The article “When Agile Projects Go Bad” got me thinking. I’ve talked to many people about XP and Agile Development and TDD and the usual question is: “How do we make it work?” And the next sentence is: “This won’t work with us because we can’t do this or that.”.
This is a general misconception which comes from the … uh … “great” methodologies which you were taught in school: the waterfall model, the V model, the old dinosaurs. They told you: “You must follow the rules to the letter or doom will rain on your head!” Since you could never follow all the rules, they could easily say “Told you so!” when things didn’t work out.
Agile development is quite different in this respect. First of all, it assumes that you’re an adult. That you have a brain and can actually use it. It also assumes that you want to improve your situation. It also assumes nothing else.
When a company is in trouble, it will call for help. Expensive external advisers will be called, they will think about the situation for a long time (= more money for them). After a while (when the new yacht is in the dry), they will come up with what’s wrong and how to fix it. Did you know that in most companies in trouble, the external advisers will just repeat what they heard form the people working there?
It’s not that people don’t know what’s wrong, it’s just not healthy to mention it … at least if you want to work there. So people walk around, with the anger in their hearts and the fist in the pocket and nothing will happen until someone from the outside comes in and states the obvious. Can’t happen any other way because if it could, you wouldn’t be in this situation in the first place.
Agile Development is similar. It acknowledges that you’re smart and that you know what’s wrong and that you don’t have the power to call in help. What it does is it offers you a set of tools, things that have worked for other people in the past and some of them might apply to you. Maybe all. Probably not. Most likely, you will be able to use one or two. That doesn’t sound like much but the old methodologies are pretty useless if you can’t implement 90%+. Agile is agile. It can bend and twist and fit in your routine.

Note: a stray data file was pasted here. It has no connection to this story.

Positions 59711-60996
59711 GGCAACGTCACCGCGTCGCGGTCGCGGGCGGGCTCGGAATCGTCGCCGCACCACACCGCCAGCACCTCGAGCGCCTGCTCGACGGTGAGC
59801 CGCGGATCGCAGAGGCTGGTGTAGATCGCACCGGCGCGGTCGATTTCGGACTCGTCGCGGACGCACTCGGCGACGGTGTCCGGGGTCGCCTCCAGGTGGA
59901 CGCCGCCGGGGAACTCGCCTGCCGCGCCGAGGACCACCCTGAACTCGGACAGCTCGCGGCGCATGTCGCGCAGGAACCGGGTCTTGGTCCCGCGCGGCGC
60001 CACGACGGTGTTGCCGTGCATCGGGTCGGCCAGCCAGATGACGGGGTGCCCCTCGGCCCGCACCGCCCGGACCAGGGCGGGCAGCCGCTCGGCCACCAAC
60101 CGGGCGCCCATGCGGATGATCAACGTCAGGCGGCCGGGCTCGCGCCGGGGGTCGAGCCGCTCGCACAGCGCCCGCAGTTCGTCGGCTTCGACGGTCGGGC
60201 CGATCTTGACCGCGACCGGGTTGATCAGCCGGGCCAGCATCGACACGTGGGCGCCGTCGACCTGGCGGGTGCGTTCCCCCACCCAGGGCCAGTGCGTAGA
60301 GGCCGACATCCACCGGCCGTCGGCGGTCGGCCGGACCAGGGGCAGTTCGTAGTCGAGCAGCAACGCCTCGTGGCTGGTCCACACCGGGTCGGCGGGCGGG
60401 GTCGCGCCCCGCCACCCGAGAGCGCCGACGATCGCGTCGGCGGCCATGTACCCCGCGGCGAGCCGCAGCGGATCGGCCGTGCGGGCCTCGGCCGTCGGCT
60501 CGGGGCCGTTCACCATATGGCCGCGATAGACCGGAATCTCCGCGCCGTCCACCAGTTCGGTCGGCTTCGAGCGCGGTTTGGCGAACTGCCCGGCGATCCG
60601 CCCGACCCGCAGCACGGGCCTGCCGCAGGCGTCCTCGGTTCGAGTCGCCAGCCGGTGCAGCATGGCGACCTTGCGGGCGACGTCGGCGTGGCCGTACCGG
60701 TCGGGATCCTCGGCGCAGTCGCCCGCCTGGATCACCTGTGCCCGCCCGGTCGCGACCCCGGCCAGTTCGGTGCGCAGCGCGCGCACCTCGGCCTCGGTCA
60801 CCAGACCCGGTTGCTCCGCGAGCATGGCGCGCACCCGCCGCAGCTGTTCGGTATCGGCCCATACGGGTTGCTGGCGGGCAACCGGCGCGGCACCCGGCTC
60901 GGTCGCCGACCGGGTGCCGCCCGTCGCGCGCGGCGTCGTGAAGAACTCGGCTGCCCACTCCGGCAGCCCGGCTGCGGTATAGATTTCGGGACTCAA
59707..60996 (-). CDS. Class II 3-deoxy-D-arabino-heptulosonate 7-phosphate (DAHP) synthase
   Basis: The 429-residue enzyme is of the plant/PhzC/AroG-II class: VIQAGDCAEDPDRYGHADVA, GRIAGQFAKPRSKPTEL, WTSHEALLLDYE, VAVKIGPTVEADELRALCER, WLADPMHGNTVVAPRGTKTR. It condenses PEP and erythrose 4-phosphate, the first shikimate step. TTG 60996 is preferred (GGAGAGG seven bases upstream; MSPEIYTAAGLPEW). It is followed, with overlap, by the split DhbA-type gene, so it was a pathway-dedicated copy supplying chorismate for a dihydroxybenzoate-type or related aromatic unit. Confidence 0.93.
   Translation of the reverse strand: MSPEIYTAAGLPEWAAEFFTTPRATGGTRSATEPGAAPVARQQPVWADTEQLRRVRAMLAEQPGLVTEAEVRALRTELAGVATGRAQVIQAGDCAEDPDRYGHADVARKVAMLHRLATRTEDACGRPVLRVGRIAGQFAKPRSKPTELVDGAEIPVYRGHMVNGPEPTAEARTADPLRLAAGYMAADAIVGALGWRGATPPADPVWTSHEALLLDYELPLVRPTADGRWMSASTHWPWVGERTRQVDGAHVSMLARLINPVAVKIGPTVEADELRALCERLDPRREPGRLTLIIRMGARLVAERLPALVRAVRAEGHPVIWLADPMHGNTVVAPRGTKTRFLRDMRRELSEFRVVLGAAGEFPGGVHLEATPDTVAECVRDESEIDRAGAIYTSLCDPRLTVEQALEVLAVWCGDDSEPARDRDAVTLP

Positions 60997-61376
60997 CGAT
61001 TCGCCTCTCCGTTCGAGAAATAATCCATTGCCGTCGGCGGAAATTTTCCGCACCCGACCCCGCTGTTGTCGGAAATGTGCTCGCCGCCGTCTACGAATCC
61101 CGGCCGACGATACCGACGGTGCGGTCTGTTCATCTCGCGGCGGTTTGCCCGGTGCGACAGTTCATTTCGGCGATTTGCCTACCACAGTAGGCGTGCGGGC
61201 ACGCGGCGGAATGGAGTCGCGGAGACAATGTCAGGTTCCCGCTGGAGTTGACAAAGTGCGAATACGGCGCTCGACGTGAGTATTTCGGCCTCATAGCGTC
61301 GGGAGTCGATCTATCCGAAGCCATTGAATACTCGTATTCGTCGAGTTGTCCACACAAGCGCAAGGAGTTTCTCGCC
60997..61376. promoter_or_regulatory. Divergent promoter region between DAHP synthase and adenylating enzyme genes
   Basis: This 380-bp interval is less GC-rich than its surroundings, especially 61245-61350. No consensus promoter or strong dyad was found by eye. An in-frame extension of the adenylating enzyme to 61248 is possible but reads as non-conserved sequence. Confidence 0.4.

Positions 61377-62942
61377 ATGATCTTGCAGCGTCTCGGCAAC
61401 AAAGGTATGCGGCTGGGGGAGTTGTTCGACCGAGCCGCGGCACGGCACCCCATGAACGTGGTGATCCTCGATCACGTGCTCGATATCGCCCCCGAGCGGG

So you’re thinking about doing TDD. Do you have to ask your boss? No. Do you have to get permission from anyone? No. Do you have to tell anyone? No. Can you do it any time you like, as often as you like, stop at will? Yes. If it doesn’t work for you in your situation, for the current project, then don’t use it. No harm done, nothing gained either.
But if you can use it, every little bit will help. Suddenly, you will find yourself to be able to deliver on time. Your code will work and it will be much more solid than before. You will be able to do more work in less time. People will notice. Your reputation will increase. And eventually, they will be curious: How do you do it? “TDD.” What’s that?
Be agile. Pick and choose. Pick what you think will work, try it, drop it if it doesn’t deliver. And if it works, try the next thing. Evolve. Become the better you.
Agile is not a silver bullet. It won’t miraculously solve all your issues. You still have to think and be an adult about your work. It’s meant to be that way. I don’t do every Agile practice every day. Sometimes, I don’t even TDD (and I regret every time). But I always return because life is just so much more simple.